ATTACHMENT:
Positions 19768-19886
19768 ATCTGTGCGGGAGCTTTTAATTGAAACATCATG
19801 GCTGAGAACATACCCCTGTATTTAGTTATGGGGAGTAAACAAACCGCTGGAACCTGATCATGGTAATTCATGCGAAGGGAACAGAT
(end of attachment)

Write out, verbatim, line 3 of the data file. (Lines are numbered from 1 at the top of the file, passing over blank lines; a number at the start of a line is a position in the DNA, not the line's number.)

19801 GCTGAGAACATACCCCTGTATTTAGTTATGGGGAGTAAACAAACCGCTGGAACCTGATCATGGTAATTCATGCGAAGGGAACAGAT